Meniscal Tear Treatment Options
The meniscus is a vital knee structure that performs essential biomechanical functions including distribution of weight across the knee, shock absorption, stability, joint lubrication, and proprioception (the ability to sense movement).) Treatment of meniscus tears is focused on preserving this vital knee structure.
Dr. Harrison must consider numerous factors to determine the best treatment for you. In addition to the characteristics of the tear, its type, location, size, and severity, your age, symptoms, and activity level must also be considered.
About the location of the tear
There are three zones in the meniscus. The outer one third of the meniscus has a good blood supply which is key to healing. This is called the red zone. A small or partial tear in the red zone has the potential to heal without surgery and with surgical repair. When the tear occurs in the inner two thirds of the meniscus with a poor blood supply, called the white zone, it cannot heal and may require surgery.
Conservative treatment is effective for many meniscus tears. It involves RICE: rest, ice, compression, and elevation, plus anti-inflammatory over the counter NSAIDS to reduce pain and inflammation. This may be sufficient treatment.
When symptoms persist, a cortisone injection can be added to and facilitate healing by reducing pain and inflammation, which is especially helpful for older patients with degenerative tears.
When symptoms endure after the aforementioned treatments, arthroscopic surgery is indicated. The surgical goal is to treat pain, increase function, and when possible, preserve the meniscus.
What is arthroscopic surgery?
Arthroscopic surgery is minimally invasive surgery that involves the use of an arthroscope, a small thin, lighted tube with a camera on its end that is inserted, through a tiny incision, into the knee joint. Images from the arthroscope are projected onto a TV monitor and Dr. Harrison can see directly inside the joint to evaluate the tear. Then he can make several other tiny incisions, and inserts very small tools for repair, debridement, or meniscus replacement.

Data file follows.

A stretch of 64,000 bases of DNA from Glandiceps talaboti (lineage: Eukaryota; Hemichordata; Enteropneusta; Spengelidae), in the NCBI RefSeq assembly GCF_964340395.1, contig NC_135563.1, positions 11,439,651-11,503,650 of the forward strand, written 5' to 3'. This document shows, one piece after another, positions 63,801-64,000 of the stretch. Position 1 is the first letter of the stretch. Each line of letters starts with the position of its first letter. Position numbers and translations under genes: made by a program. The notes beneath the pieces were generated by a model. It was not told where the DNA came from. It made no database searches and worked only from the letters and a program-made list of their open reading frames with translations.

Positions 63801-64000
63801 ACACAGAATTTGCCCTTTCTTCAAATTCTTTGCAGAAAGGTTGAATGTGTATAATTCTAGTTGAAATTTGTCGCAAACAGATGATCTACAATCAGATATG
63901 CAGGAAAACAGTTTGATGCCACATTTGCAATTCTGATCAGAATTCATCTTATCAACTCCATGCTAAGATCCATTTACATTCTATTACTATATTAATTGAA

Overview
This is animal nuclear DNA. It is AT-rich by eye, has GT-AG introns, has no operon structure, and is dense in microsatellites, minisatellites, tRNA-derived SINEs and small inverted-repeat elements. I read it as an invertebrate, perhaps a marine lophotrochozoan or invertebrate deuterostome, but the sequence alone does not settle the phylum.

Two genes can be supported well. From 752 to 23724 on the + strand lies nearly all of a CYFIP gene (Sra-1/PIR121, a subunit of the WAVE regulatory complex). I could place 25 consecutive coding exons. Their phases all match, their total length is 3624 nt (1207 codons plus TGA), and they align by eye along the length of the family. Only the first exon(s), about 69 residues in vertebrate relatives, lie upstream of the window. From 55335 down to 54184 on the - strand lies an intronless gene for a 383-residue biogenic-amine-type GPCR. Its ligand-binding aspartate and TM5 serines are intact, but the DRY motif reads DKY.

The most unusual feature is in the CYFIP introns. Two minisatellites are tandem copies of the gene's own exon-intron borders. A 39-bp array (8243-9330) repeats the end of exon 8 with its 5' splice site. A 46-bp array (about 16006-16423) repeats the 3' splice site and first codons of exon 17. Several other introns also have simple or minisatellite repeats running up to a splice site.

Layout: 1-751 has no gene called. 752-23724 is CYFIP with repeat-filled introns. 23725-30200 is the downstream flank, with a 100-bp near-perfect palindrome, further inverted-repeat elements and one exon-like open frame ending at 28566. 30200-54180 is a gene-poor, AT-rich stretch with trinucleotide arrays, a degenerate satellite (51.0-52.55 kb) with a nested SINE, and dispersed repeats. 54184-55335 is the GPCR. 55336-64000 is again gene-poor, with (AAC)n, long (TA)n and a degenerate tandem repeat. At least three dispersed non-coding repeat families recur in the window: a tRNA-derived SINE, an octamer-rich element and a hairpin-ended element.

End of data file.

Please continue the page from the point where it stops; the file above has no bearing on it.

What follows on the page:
Minimally invasive arthroscopic surgery is typically an outpatient procedure performed under general and/or local anesthetic. Benefits include less damage to surrounding tissues, less bleeding and quicker recovery. After arthroscopic surgery the patient will proceed to physical therapy to help healing and restore strength and function.
What are the surgical options?
Surgical options include debridement, repair, partial meniscectomy, and meniscus replacement.
- Debridement is a procedure to remove fragments of torn cartilage to improve pain and function. It is valuable to preserve a healthy, but smaller meniscus, when the tear is in the white zone and may be considered to treat degenerative tears when conservative measures are insufficient alone. Physical therapy will help healing and restoration of function. Most people can return to the daily life activities in a week and return to sports within several months.
- Arthroscopic meniscal repair is favored when the tear is in the red zone and the meniscus can be preserved. It involves sewing together the torn edges of the meniscus. Recovery from a repair of isolated meniscus tears usually requires bracing for 4-6 weeks and the use of crutches for about 6 weeks after surgery to limit or prevent weight bearing while the repair heals. Physical therapy after repair is essential to aid healing and restore function. Sometimes a meniscus repair occurs concurrent with an ACL reconstruction. In that case there will be different postoperative instructions and recovery times.
- A partial meniscectomy is removal of the torn part of the meniscus that cannot be repaired. Dr. Harrison will try to preserve as much of the native meniscus and function as possible. It is used to treat the pain. It can take four weeks to recover. Physical therapy is important to regain full range of motion.
- Total meniscectomy and a meniscus transplant. The meniscus cannot be removed without replacement because studies show that an absent meniscus leads to early onset knee osteoarthritis. This procedure involves the complete removal of the damaged meniscus and replacing it with a donor meniscus (a meniscus allograft transplant). Studies report that a transplant lasts about ten years at this time.
Contact Dr. Jeffrey D. Harrison to schedule a consultation and learn about your condition and all your treatment options.
Dr. Harrison is a board-certified fellowship trained orthopedic and sports medicine surgeon who specializes in arthroscopic knee and shoulder surgery. He is the Head Team Physician for the United States Alpine Ski Team and the Head Team Physician for Weber State University for over 20 plus years. Dr. Harrison completed his undergraduate degree at Baylor University and received his medical degree from the University of Arizona College of Medicine. He completed his orthopedic residency at the University of Utah followed by a fellowship in sports medicine at the Cincinnati Sports Medicine and Orthopedic Center. He finished his formal training with an additional AO Trauma Fellowship in Bern, Switzerland.
At a Glance
Dr. Jeffrey Harrison
- Board-Certified, Fellowship-Trained Orthopedic Surgeon
- Head Team Physician US Women's Alpine Team and Weber State University
- Performs over 800 surgeries per year
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